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Embodiment and Play by guest blogger Sarah Chapman from Drama Rama

Blog Listing

A collection of stories, insights, pain and laughter that details our lives, our experiences as women and mothers and the wisdom that comes out of that.

Embodiment and Play by guest blogger Sarah Chapman from Drama Rama

Julie Tenner


I know that a lot of us, if not all of us, struggle with our bodies: our acceptance of them and their use or limitations. I want to apologise if I offended anyone on my discussion of surgery and I want to make it completely clear that I am not against surgery; I have had plenty of friends work on their bodies or faces, and after the birth of my very large second baby (almost 10 pounds), I dreamt of a tummy tuck that would fix everything for me. This went on for a few years. I’m one of those people that has envy over a flat or flab free stomach… but that is not my physique. Over the years I have come to accept myself (and I’ve learned to dress for my shape which is a big help) and I honestly couldn’t imagine the pain, recovery or feeling of altering my appearance with surgery, not to mention the costs.

My point of view now is that I wish that we could all accept ourselves and love ourselves to the point where we don’t need surgery. I wish everywoman (and man) the fierce self-acceptance to not have to cut themselves open. I hope that we can look away from the photoshopped pictures of Supermodels, that we can stop comparing ourselves to others, that we can understand on some intrinsic level that we are fine and fabulous, just the way we are. If we accepted ourselves we could bring down the entire ‘beauty industry’. Imagine if we could cut them all down like a noxious weed? I dare us all to try, in the least.

We are more than a pretty face, a six pack, our outer appearance. We rarely judge others as harshly as ourselves. How about we try and compliment ourselves as much as others? How about we all think of something we love about ourselves and concentrate on that? If you have a feature that everyone always points out; the colour of your eyes, your hair, your voice... whatever it is, why don’t we try and concentrate on that and all the other things about us that make us strong, smart, capable, caring… you know; humans.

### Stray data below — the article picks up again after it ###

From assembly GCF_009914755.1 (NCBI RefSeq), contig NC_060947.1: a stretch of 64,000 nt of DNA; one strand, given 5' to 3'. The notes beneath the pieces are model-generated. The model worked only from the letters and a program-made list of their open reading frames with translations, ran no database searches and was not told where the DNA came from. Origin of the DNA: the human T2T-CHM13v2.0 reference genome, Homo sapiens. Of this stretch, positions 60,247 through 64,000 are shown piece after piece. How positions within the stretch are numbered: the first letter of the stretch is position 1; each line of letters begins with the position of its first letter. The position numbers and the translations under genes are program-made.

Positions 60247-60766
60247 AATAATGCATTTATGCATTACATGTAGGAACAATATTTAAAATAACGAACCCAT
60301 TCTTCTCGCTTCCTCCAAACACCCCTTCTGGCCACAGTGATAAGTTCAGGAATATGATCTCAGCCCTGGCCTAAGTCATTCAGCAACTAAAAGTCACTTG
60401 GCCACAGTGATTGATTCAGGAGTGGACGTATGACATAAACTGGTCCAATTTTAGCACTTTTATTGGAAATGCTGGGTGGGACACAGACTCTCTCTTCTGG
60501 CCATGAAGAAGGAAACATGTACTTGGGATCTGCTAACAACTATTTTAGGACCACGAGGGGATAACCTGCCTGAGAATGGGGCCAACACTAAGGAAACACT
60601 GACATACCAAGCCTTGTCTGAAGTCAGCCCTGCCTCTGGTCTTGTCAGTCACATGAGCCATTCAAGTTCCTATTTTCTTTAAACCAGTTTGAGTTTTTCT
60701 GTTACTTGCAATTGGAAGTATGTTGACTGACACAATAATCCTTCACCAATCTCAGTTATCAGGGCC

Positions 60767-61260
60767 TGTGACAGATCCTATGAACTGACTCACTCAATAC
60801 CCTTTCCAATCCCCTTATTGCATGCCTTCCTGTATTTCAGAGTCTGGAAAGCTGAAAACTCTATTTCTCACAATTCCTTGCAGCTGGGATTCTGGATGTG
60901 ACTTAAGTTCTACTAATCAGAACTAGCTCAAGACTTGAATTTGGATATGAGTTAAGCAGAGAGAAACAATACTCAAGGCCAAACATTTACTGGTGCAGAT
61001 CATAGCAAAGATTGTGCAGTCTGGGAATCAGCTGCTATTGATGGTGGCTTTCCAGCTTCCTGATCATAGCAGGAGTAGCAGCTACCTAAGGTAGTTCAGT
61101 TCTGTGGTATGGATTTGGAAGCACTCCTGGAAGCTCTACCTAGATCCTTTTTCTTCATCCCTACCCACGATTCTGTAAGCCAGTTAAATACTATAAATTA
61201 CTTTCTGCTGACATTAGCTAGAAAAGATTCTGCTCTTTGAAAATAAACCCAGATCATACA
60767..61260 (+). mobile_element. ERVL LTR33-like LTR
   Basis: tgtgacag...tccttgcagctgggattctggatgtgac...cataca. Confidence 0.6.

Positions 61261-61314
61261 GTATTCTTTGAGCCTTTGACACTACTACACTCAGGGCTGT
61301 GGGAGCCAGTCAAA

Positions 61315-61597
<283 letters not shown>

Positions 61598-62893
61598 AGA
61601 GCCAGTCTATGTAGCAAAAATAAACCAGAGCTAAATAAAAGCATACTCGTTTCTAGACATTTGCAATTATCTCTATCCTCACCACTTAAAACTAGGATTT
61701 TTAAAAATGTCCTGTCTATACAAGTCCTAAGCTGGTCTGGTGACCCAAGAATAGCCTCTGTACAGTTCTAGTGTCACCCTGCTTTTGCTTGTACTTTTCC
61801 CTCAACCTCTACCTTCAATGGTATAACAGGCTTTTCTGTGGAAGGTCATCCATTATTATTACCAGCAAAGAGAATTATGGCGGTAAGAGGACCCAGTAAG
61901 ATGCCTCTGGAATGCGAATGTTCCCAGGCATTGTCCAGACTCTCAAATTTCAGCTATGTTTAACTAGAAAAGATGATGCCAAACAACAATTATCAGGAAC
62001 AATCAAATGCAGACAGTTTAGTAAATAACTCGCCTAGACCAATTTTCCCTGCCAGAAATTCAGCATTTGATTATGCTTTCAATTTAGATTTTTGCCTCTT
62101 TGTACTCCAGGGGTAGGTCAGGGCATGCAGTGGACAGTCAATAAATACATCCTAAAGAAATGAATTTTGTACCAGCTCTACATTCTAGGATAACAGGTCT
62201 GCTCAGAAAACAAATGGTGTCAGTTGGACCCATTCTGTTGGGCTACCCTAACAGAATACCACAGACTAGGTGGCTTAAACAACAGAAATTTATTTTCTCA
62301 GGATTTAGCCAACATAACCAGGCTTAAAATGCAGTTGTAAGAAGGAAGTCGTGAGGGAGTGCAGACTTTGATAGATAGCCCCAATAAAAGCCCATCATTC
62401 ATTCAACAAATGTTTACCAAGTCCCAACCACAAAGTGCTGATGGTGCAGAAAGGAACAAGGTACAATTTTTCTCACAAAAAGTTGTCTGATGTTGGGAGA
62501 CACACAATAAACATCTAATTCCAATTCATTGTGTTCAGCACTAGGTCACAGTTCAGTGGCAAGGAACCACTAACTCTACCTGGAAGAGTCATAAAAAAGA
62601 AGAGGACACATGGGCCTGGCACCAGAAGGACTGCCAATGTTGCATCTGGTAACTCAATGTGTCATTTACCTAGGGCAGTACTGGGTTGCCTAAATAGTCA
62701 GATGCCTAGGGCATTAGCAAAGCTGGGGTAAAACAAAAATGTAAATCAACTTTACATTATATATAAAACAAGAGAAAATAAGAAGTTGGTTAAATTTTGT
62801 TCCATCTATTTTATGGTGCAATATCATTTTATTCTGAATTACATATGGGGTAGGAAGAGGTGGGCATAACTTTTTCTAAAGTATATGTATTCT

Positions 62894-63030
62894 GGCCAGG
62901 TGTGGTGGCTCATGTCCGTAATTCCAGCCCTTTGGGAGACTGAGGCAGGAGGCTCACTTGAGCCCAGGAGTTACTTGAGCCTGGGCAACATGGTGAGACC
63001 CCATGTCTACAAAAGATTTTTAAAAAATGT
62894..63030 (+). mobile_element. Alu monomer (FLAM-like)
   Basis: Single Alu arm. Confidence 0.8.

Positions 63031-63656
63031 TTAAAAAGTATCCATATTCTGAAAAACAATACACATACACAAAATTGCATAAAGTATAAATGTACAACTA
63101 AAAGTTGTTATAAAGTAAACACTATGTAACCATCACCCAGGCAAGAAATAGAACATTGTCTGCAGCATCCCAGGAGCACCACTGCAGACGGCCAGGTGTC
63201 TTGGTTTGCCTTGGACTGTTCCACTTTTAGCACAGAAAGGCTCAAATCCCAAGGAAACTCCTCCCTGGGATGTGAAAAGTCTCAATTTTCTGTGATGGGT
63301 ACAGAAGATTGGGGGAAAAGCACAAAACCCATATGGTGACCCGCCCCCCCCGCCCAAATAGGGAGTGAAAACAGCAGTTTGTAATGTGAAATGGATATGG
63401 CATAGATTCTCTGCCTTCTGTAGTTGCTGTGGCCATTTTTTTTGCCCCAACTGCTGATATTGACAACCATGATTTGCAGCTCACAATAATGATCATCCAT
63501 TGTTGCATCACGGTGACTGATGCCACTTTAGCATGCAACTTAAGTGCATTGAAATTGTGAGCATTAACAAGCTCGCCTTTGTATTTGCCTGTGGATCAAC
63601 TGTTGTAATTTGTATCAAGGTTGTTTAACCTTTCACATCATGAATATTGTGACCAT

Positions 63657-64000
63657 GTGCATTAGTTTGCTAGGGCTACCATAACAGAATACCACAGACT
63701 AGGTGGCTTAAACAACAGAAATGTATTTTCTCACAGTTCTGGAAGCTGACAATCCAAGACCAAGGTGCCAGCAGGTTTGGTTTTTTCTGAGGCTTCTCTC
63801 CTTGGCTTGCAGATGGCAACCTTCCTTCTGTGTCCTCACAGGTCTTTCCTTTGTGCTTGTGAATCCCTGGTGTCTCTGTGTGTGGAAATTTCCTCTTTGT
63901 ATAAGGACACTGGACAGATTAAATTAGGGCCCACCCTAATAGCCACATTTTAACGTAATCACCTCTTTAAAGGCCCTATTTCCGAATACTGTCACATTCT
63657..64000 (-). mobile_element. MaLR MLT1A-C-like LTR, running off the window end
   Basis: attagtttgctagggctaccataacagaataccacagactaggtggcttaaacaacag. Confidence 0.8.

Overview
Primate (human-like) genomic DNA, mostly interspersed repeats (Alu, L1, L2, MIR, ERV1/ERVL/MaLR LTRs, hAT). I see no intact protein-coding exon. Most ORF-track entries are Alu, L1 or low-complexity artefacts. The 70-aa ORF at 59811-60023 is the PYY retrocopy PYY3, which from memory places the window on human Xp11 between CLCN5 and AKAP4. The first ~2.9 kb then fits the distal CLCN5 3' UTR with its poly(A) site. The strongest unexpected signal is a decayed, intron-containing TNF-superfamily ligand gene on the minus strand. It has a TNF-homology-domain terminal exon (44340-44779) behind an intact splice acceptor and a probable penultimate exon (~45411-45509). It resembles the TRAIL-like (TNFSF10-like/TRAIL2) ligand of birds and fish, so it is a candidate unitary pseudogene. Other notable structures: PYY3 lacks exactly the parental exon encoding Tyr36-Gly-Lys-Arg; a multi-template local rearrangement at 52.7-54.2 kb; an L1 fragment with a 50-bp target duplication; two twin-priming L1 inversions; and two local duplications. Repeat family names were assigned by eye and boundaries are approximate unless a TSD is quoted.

One of my brother’s old girlfriends saved up thousands to have liposuction on her butt. She was so happy when she felt she’d finally gotten to her ideal look (she’d also previously had two operations on her nose). She loved her new and improved butt and she loved showing it off. It really gave her a boost in her confidence, she felt ‘perfect’ and ‘hot’. However, that was one of the areas that her body collected fat cells. Over a few years, the fat gradually replaced itself and her butt went back to its original shape. I wonder if she hated herself even more than before? I haven’t seen her in years, but I hope that she found self-love, self-worth and the self-confidence to understand that she is and was perfect just the way she was. She is more than her butt, she is more than her body. But really, was the liposuction, the pain, the money...

Was any of it worth it to end up looking and most likely feeling the same? If not worse?

It’s very helpful to have a partner that accepts and loves you for every dimple, bump and lump that you have. For your big or small boobs, for however your stomach looks; because a supportive partner sees all of you, and they relish in the way you make them ‘feel’; the connection. If you have a partner that makes you feel imperfect, not good enough, or judges you in this way? I recommend running before your entire self-worth and self-esteem are completely shattered and you don’t feel good enough to be in this world. Because I was there, and it’s a very hard place to come back from. It can take a long, long time to heal. If you ever do.

We are all worthy and deserve a place in this world.



I struggled with the concept of play from the moment that Julie and Bridget emailed me. I had to ask myself; what is play? What do I define as play? I grappled in a positive way, as I see a lot of my work as play.

With a lifetime of drama, most of my work stems from inspiring others to ‘play’. Play at ideas, play with concepts, play with performances, play with ideas, and I am carried along with that.